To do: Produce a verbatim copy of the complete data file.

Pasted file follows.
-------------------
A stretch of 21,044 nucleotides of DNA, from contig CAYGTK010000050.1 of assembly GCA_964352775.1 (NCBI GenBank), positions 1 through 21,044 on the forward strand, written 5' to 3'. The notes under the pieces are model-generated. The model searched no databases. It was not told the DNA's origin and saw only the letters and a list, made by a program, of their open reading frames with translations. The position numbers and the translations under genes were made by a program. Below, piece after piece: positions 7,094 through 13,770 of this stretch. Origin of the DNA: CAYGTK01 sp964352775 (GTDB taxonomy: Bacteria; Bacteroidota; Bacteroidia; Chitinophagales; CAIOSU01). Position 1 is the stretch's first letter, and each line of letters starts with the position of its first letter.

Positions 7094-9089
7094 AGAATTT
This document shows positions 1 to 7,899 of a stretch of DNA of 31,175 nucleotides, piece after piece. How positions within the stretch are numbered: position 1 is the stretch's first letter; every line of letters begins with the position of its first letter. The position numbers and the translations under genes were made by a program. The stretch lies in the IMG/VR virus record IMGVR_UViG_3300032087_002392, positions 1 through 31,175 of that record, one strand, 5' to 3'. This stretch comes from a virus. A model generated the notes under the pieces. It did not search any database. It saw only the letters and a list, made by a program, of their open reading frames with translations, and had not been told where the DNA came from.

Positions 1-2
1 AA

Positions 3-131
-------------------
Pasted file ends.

A stretch of 21,044 nucleotides of DNA, from contig CAYGTK010000050.1 of assembly GCA_964352775.1 (NCBI GenBank), positions 1 through 21,044 on the forward strand, written 5' to 3'. The notes under the pieces are model-generated. The model searched no databases. It was not told the DNA's origin and saw only the letters and a list, made by a program, of their open reading frames with translations. The position numbers and the translations under genes were made by a program. Below, piece after piece: positions 7,094 through 13,770 of this stretch. Origin of the DNA: CAYGTK01 sp964352775 (GTDB taxonomy: Bacteria; Bacteroidota; Bacteroidia; Chitinophagales; CAIOSU01). Position 1 is the stretch's first letter, and each line of letters starts with the position of its first letter.

Positions 7094-9089
7094 AGAATTT
This document shows positions 1 to 7,899 of a stretch of DNA of 31,175 nucleotides, piece after piece. How positions within the stretch are numbered: position 1 is the stretch's first letter; every line of letters begins with the position of its first letter. The position numbers and the translations under genes were made by a program. The stretch lies in the IMG/VR virus record IMGVR_UViG_3300032087_002392, positions 1 through 31,175 of that record, one strand, 5' to 3'. This stretch comes from a virus. A model generated the notes under the pieces. It did not search any database. It saw only the letters and a list, made by a program, of their open reading frames with translations, and had not been told where the DNA came from.

Positions 1-2
1 AA

Positions 3-131